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Understanding Formal Analysis

Understanding Formal Analysis
The elements of art are components or parts of a work of art that can be isolated and defined. They are the building blocks used to create a work of art. The list below describes each element of art. Learn about the principles of design here. Download a student handout containing a list of the elements of art and their definitions. (PDF, 168KB) Line A line is an identifiable path created by a point moving in space. Horizontal lines suggest a feeling of rest or repose because objects parallel to the earth are at rest. Vertical lines often communicate a sense of height because they are perpendicular to the earth, extending upwards toward the sky. Horizontal and vertical lines used in combination communicate stability and solidity. Diagonal lines convey a feeling of movement. The curve of a line can convey energy. Shape and form Shape and form define objects in space. Shape has only height and width. Form has depth as well as width and height. Space Real space is three-dimensional. Color Texture Related:  research Visual ElementsArt Analysis

Composition and the Elements of Visual Design Proportion - Golden Ratio and Rule of Thirds Proportion refers the size relationship of visual elements to each other and to the whole picture. One of the reasons proportion is often considered important in composition is that viewers respond to it emotionally. Proportion in art has been examined for hundreds of years, long before photography was invented. One proportion that is often cited as occurring frequently in design is the Golden mean or Golden ratio. Many photographers and artists are aware of the rule of thirds, where a picture is divided into three sections vertically and horizontally and lines and points of intersection represent places to position important visual elements. On analyzing some of my favorite photographs by laying down grids (thirds or golden ratio in Adobe Photoshop) I find that some of my images do indeed seem to correspond to the rule of thirds and to a lesser extent the golden ratio, however many do not.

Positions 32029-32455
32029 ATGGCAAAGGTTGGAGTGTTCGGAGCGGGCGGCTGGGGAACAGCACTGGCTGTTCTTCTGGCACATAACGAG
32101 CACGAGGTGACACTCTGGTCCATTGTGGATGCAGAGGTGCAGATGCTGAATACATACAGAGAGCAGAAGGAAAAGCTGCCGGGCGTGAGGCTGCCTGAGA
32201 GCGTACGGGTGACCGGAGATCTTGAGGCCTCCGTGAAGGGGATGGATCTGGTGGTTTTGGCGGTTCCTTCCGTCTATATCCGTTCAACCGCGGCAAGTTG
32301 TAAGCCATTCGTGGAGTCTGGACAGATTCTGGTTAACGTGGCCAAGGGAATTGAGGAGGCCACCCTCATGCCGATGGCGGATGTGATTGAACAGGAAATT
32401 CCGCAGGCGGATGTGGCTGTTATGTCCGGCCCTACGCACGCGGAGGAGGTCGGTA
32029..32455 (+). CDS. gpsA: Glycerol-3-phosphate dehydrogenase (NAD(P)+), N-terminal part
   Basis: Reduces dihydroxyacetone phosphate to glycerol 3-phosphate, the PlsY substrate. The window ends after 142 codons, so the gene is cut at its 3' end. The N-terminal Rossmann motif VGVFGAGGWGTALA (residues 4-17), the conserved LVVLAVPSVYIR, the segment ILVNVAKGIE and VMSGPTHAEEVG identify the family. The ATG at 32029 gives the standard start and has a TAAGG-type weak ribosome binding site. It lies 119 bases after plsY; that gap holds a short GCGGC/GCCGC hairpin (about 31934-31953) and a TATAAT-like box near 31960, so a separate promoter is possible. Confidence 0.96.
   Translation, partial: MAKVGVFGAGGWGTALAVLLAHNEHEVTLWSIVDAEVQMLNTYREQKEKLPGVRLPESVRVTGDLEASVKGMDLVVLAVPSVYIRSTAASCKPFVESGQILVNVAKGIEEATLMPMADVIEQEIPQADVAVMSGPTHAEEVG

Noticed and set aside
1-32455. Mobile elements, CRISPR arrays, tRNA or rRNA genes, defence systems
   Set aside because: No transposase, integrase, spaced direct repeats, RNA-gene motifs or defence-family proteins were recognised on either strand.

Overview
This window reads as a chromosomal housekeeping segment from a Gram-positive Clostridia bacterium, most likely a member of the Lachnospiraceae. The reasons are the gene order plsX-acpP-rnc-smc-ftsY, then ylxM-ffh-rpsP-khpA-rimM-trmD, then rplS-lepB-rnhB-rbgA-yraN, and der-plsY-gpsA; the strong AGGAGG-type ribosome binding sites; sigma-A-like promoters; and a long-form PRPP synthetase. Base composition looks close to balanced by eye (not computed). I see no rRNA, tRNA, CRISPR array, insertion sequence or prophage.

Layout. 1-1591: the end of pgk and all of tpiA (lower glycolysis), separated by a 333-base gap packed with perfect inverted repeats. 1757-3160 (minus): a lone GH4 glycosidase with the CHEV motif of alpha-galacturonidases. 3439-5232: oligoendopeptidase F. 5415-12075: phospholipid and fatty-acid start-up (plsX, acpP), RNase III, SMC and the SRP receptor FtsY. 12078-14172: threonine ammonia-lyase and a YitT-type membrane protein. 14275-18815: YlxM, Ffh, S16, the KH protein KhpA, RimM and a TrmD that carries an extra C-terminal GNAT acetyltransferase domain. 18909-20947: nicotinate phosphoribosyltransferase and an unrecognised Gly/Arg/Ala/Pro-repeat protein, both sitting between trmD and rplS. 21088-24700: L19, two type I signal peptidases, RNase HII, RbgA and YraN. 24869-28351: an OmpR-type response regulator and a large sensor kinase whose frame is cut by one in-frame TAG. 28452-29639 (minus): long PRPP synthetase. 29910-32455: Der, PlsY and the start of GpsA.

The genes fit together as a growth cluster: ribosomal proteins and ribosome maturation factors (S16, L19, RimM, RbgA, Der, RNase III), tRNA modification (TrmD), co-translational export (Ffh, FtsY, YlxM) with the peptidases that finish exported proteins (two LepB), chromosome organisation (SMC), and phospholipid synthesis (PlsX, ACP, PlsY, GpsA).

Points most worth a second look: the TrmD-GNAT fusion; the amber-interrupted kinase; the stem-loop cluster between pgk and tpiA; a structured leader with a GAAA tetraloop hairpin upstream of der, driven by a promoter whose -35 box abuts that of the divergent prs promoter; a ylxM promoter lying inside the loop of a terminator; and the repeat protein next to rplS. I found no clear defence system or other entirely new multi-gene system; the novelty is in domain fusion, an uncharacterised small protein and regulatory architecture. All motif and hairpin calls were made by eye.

Culture Whisper: Sonia Delaunay at Tate Modern [STAR:4] Sonia Delaunay Yellow Nude 1908 Musée des Beaux-Arts de Nantes, Nantes © Pracusa 2014083 Tate Modern: Female Artists With the brooding Marlene Dumas exhibition across the hall, Tate Modern unveils the latest in a series of blockbuster shows to celebrate little known female figures in modern art who have been sadly sidelined. Next in the limelight is Sonia Delaunay, the fiercely inventive artist who crafted vibrant textiles and thrilling paintings of modern life, but is best known as the co-creator of a new form of abstraction called Simultanism with her husband Robert. This new exhibition is a riot of colour and pattern across Sonia Delaunay's enormously varied practice, from fine art painting to furniture to fashion. A tour de force with , Sonia Delaunay's colours and pattern pulsate with the musical rhythms of 1920s Parisian dance halls and the flickering new electric lights on the Boulevard Saint Michel. Sonia Delaunay: Art Sonia Delaunay: Fashion by Alice Godwin John Gast, American Progress, 1872 Martha A. Sandweiss, Amherst College Historian Martha A. John Gast, American Progress, 1872. John Gast, a Brooklyn based painter and lithographer, painted this picture in 1872 on commission for George Crofutt, the publisher of a popular series of western travel guides. I use this image early on in my western history classes for several reasons. As students begin to describe what they see, they quickly realize that they’re looking at a kind of historical encyclopedia of transportation technologies. Then, of course, there is that “beautiful and charming female,” as Crofutt described her, whose diaphanous gown somehow remains attached to her body without the aid of velcro or safety pins. The ideas embodied in this painting not only suggest the broad sources for Turner’s essay about the importance of the frontier in American life, they suggest that his essay reached an audience for whom these ideas were already familiar.